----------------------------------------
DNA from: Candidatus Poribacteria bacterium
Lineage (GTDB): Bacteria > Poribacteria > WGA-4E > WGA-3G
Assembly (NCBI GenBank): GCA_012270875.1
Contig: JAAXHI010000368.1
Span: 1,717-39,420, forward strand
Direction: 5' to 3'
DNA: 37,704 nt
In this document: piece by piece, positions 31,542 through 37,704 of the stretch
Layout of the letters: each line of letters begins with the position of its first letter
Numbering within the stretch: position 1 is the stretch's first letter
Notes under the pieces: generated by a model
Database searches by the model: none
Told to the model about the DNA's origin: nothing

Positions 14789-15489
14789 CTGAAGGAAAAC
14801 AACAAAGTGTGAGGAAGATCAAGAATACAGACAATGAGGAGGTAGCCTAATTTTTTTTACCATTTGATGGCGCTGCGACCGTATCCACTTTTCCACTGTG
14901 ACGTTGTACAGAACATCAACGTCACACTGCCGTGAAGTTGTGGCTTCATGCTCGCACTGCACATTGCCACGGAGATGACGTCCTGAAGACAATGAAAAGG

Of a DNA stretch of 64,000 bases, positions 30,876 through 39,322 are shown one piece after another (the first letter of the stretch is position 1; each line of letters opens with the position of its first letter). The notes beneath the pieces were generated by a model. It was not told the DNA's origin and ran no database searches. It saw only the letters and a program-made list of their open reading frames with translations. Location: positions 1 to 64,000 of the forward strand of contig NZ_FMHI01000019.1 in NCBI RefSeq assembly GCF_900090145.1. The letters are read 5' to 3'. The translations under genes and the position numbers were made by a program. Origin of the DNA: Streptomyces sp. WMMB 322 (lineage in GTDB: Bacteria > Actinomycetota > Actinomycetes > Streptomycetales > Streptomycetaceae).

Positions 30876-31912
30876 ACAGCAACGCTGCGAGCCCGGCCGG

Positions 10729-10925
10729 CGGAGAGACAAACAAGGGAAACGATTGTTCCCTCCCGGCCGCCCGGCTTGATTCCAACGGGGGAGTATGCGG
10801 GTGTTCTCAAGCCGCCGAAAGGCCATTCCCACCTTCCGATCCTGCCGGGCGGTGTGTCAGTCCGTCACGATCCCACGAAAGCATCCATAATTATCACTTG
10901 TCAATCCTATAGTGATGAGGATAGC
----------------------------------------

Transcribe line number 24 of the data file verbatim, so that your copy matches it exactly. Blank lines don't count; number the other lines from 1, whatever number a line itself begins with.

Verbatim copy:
10901 TCAATCCTATAGTGATGAGGATAGC